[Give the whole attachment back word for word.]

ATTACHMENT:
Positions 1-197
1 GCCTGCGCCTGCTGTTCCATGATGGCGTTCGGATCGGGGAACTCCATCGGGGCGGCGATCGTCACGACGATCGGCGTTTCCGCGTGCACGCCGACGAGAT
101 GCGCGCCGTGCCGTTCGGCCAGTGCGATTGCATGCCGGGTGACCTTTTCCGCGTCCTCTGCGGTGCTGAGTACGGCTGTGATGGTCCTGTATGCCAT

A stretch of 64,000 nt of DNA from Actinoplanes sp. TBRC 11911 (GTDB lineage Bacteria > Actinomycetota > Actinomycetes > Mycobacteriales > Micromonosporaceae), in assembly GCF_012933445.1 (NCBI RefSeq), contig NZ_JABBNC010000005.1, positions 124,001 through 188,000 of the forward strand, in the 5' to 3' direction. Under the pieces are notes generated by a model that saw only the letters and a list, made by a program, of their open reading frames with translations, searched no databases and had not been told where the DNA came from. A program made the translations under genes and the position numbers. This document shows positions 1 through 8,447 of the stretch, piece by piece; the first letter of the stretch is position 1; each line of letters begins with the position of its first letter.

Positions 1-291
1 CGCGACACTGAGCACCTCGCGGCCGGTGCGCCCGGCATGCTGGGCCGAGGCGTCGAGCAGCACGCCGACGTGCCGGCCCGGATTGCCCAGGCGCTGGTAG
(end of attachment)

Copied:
Positions 1-197
1 GCCTGCGCCTGCTGTTCCATGATGGCGTTCGGATCGGGGAACTCCATCGGGGCGGCGATCGTCACGACGATCGGCGTTTCCGCGTGCACGCCGACGAGAT
101 GCGCGCCGTGCCGTTCGGCCAGTGCGATTGCATGCCGGGTGACCTTTTCCGCGTCCTCTGCGGTGCTGAGTACGGCTGTGATGGTCCTGTATGCCAT

A stretch of 64,000 nt of DNA from Actinoplanes sp. TBRC 11911 (GTDB lineage Bacteria > Actinomycetota > Actinomycetes > Mycobacteriales > Micromonosporaceae), in assembly GCF_012933445.1 (NCBI RefSeq), contig NZ_JABBNC010000005.1, positions 124,001 through 188,000 of the forward strand, in the 5' to 3' direction. Under the pieces are notes generated by a model that saw only the letters and a list, made by a program, of their open reading frames with translations, searched no databases and had not been told where the DNA came from. A program made the translations under genes and the position numbers. This document shows positions 1 through 8,447 of the stretch, piece by piece; the first letter of the stretch is position 1; each line of letters begins with the position of its first letter.

Positions 1-291
1 CGCGACACTGAGCACCTCGCGGCCGGTGCGCCCGGCATGCTGGGCCGAGGCGTCGAGCAGCACGCCGACGTGCCGGCCCGGATTGCCCAGGCGCTGGTAG